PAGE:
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Longmont United Hospital vaccinates educators to get kids back into back into classrooms

Around 200 teachers vaccinated at Longmont United Hospital clinic.
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Longmont United Hospital's Jennifer Kiley administers a COVID-19 vaccine to Niceysha Okolie Saturday

Longmont United Hospital’s Jennifer Kiley has vaccinated hundreds of people for the COVID-19 virus over the past several weeks including doctors, nurses and other frontline health care workers. Today, she took special pleasure in doling out Pfizer shots to educators from Longmont and surrounding communities in a bid to reunite teachers with their students on a full time basis without fear of a COVID-19 infection. 

“I am super excited today,” said Kiley, a LUH trauma program manager  “Teachers want to get back into the classroom and kids need to be back in school. This is a great day.”

Longmont was one of six hospital clinics in the Centura Health Community providing first vaccines to educators across the state today, said Antony Pearson, the LUH’s Chief Medical Officer.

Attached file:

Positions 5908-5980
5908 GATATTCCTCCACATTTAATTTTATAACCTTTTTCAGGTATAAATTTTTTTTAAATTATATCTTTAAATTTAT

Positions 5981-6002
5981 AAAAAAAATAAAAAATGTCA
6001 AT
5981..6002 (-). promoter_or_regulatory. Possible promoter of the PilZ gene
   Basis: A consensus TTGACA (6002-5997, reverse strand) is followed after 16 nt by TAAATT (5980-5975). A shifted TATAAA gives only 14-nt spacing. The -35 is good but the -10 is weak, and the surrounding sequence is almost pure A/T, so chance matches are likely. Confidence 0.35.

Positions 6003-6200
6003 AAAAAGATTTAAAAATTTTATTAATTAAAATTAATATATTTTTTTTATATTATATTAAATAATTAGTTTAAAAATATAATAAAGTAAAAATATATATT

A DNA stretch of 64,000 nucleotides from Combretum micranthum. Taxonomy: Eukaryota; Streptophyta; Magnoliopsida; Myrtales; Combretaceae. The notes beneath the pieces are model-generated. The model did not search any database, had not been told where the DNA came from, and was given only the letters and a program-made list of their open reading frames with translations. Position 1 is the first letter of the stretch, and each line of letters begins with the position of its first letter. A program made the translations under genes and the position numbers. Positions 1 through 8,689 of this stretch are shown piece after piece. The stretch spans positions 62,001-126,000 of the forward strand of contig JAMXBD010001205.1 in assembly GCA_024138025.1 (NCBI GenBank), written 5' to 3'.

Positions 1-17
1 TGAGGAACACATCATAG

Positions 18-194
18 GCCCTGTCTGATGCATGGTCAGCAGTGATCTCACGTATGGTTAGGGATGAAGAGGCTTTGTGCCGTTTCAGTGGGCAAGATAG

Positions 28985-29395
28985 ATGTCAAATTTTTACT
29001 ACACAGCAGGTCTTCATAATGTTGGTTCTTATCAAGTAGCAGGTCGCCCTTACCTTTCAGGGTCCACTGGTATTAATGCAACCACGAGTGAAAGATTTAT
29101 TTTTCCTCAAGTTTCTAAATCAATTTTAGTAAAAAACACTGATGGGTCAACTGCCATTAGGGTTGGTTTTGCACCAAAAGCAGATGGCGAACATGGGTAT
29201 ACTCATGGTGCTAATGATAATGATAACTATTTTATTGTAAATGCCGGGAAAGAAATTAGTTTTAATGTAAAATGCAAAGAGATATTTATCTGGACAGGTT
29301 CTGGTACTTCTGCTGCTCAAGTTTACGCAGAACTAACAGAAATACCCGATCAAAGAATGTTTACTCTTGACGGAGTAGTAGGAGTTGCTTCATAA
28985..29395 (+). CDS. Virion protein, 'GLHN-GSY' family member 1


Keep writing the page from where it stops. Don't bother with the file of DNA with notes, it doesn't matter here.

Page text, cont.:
About 200 local educators were slated to get the COVID-19 shots at LUH, Pearson said. The effort will make it easier for teachers and local schools to get back to a normal schedule as the vaccines shield against further infections, he said.

“Our teachers are a huge resource in this community,” Pearson said. “Getting them back to a normal schedule is a huge goal. Kids also need to be back to the classroom on a full time basis. Being able to socialize with their friends is almost as important as to what goes on in the classroom.”

St. Vrain Valley elementary students are attending in-person classes. Middle and high school students are on a hybrid schedule, rotating between in-person classes and learning remotely.

After delivering 1,700 vaccines since mid-December, there have been few reports of adverse reactions to the inoculations, Pearson said. Mostly, he said, people have complained about arm pain shortly after being vaccinated.

Amy Anderson sat in a chair just after she got her dose from Kiley, who told all patients to sit quietly for 15 minutes to guard against any kickback from the shot.

Anderson, a human resources representative from Twin Peaks Charter Academy, said she did not hesitate when offered a chance to get the vaccine at LUH. “I feel great, I feel so relieved,” Anderson said.

Centura this weekend is also hosting a mass vaccination clinic at the Broadmoor World Arena in Colorado Springs, where as many as 5,000 people are expected.

“We are fortunate that Centura is being consistent in supplying vaccines for those who qualify,” Pearson said. “We are doing our best to make sure people get the vaccine as quickly and as smoothly as possible.”